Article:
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Blair Witch Goes Into the Woods (Again)

An exclusive peek at the top secret spook-fest sequel to the $140 million-grossing “Blair Witch Project”

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We print everything in non-Xeroxable red and everyone has signed some serious confidentiality agreements,” says Blair Witch 2 director Joe Berlinger. ”We’ve had people take photographs, and our security staff, uh, gently suggest that they go away.” Okay Joe, but what’s the sequel to one of the most profitable films ever about? ”I’d have to cut off my left arm if I violated the confidentiality clause.”

Riiiiight.

Well, here’s what we do know: Executive-produced by the original creative team and sporting an estimated $10 million budget—a nice bump up from the $35,000 of the original—Blair Witch 2 will pick up where the first left off. Which means, yes, there will be kids in the woods played by a new batch of unknowns. And yes, there will be witches and assorted eerie knickknacks. But the look and plot of the sequel are likely to be quite different from the film’s shaky-cam progenitor, including—thank sweet Jesus—the use of tripods.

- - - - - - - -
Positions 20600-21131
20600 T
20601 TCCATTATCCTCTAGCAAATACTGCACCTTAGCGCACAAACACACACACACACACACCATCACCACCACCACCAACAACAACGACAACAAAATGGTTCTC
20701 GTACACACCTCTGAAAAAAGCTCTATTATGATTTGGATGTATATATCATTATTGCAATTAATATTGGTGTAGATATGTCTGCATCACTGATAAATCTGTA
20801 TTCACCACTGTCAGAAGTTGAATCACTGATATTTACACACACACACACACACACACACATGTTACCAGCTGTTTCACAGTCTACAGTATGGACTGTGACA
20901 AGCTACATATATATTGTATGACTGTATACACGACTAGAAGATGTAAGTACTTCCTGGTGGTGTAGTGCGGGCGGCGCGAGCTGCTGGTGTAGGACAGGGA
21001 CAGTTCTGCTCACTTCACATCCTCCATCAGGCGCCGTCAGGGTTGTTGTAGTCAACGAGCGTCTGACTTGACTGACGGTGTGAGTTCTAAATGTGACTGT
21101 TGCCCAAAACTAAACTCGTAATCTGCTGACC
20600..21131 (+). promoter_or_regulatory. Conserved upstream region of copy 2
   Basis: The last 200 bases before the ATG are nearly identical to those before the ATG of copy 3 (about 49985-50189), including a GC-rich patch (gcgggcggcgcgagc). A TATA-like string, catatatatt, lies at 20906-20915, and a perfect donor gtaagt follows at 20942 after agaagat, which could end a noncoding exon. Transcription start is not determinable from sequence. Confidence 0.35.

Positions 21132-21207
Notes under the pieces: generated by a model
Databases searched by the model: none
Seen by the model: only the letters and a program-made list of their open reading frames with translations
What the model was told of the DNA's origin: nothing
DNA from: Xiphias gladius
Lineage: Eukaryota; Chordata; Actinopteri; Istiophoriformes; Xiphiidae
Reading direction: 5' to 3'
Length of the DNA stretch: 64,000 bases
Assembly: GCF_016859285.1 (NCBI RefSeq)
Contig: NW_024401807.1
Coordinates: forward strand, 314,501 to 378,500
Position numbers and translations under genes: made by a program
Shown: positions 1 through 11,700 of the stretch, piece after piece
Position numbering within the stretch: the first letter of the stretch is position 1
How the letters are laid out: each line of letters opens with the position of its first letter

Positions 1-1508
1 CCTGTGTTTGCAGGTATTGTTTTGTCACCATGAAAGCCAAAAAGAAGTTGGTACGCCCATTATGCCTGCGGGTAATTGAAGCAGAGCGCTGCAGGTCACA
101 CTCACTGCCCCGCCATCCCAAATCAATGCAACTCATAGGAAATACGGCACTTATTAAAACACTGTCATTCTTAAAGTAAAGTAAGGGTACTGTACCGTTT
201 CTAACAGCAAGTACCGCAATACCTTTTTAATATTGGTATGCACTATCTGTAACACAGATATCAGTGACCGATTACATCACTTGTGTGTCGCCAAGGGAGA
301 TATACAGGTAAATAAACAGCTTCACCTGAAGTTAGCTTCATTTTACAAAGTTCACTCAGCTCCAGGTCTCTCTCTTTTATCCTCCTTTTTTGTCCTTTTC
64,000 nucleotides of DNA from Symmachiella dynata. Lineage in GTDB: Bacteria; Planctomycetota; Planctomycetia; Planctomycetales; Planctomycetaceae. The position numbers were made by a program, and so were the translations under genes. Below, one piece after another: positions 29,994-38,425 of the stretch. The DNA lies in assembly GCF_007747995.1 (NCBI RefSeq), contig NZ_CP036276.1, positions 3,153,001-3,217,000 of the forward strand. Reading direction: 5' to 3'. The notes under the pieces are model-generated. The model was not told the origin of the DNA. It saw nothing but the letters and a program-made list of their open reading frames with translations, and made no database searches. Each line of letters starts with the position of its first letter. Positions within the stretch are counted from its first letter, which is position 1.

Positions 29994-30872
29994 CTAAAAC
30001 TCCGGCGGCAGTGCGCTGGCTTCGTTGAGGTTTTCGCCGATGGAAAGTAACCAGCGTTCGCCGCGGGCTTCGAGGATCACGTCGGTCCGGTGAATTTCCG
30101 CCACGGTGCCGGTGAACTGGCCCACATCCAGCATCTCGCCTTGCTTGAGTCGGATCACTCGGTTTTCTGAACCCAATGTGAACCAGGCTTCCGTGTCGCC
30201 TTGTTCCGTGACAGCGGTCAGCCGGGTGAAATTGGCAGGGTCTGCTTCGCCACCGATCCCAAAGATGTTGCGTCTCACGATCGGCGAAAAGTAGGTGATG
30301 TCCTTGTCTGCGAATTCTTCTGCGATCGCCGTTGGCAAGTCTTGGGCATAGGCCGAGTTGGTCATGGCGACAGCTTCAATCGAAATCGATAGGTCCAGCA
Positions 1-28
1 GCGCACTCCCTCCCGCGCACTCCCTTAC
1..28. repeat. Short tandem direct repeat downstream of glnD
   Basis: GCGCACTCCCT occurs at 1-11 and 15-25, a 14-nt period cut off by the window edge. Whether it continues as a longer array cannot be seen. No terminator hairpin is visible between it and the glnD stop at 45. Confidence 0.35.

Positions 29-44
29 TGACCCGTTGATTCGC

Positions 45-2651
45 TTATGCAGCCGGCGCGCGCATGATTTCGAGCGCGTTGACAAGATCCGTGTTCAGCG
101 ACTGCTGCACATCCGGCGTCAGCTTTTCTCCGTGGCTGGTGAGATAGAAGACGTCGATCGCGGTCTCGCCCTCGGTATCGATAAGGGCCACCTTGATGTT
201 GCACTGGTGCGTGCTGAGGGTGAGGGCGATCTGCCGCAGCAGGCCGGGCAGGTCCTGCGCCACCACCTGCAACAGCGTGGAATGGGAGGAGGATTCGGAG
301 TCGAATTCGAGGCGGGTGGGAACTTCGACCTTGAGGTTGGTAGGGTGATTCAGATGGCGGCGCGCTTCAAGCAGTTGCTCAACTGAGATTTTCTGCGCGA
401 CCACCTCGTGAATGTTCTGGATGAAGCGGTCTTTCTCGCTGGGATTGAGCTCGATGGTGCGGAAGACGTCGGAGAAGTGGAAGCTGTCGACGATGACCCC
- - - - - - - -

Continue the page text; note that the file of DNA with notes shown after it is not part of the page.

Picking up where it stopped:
The film’s vision evolved out of a collaboration between Artisan, the rising indie that made its name with The Blair Witch Project, and Berlinger, the documentary filmmaker behind the searing Brother’s Keeper and Paradise Lost. Artisan courted Berlinger last fall with three possible script ideas. He disliked them all and threatened to walk. ”They made the mistake of directly following in the footsteps of the first film,” he says. ”[The scripts] were doomed for failure, and I didn’t want to be the guy who killed the franchise.”

So Berlinger cooked up the top secret alternative, wrote the screenplay—which he compares to Rosemary’s Baby and Jacob’s Ladder—with Dick Beebe (House on Haunted Hill), and started shooting in those familiar Maryland woods in mid-March. ”My approach was modeled on my favorite childhood series, Planet of the Apes,” he says. ”Each Apes film stood on its own but borrowed from the mythology and basic story facts of the previous movies.” When will the film finish shooting? ”Can we say? I don’t know,” Berlinger says, rustling papers. ”Let me check…”

Never mind.

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